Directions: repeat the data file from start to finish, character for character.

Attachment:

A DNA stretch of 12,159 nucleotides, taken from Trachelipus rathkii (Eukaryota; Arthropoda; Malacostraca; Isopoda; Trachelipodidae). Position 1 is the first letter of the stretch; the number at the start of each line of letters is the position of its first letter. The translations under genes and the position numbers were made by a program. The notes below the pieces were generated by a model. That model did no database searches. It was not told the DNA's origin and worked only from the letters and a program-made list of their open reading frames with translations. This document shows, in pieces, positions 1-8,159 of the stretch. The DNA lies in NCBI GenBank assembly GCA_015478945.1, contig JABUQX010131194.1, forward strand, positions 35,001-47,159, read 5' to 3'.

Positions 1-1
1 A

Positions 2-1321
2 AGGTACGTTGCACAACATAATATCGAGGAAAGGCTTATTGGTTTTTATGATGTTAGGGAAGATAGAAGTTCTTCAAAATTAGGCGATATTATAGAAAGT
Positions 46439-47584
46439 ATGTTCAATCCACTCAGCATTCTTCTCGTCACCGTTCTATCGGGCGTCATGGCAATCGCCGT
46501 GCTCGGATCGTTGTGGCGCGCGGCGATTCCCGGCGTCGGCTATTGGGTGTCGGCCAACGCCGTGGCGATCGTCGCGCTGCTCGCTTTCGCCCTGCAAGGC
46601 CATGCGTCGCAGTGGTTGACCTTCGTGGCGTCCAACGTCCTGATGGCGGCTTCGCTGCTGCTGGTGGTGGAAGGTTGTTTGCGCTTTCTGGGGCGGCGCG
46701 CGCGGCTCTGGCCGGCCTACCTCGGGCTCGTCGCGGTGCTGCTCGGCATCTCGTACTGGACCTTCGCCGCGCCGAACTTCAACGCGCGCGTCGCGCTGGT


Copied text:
A DNA stretch of 12,159 nucleotides, taken from Trachelipus rathkii (Eukaryota; Arthropoda; Malacostraca; Isopoda; Trachelipodidae). Position 1 is the first letter of the stretch; the number at the start of each line of letters is the position of its first letter. The translations under genes and the position numbers were made by a program. The notes below the pieces were generated by a model. That model did no database searches. It was not told the DNA's origin and worked only from the letters and a program-made list of their open reading frames with translations. This document shows, in pieces, positions 1-8,159 of the stretch. The DNA lies in NCBI GenBank assembly GCA_015478945.1, contig JABUQX010131194.1, forward strand, positions 35,001-47,159, read 5' to 3'.

Positions 1-1
1 A

Positions 2-1321
2 AGGTACGTTGCACAACATAATATCGAGGAAAGGCTTATTGGTTTTTATGATGTTAGGGAAGATAGAAGTTCTTCAAAATTAGGCGATATTATAGAAAGT
Positions 46439-47584
46439 ATGTTCAATCCACTCAGCATTCTTCTCGTCACCGTTCTATCGGGCGTCATGGCAATCGCCGT
46501 GCTCGGATCGTTGTGGCGCGCGGCGATTCCCGGCGTCGGCTATTGGGTGTCGGCCAACGCCGTGGCGATCGTCGCGCTGCTCGCTTTCGCCCTGCAAGGC
46601 CATGCGTCGCAGTGGTTGACCTTCGTGGCGTCCAACGTCCTGATGGCGGCTTCGCTGCTGCTGGTGGTGGAAGGTTGTTTGCGCTTTCTGGGGCGGCGCG
46701 CGCGGCTCTGGCCGGCCTACCTCGGGCTCGTCGCGGTGCTGCTCGGCATCTCGTACTGGACCTTCGCCGCGCCGAACTTCAACGCGCGCGTCGCGCTGGT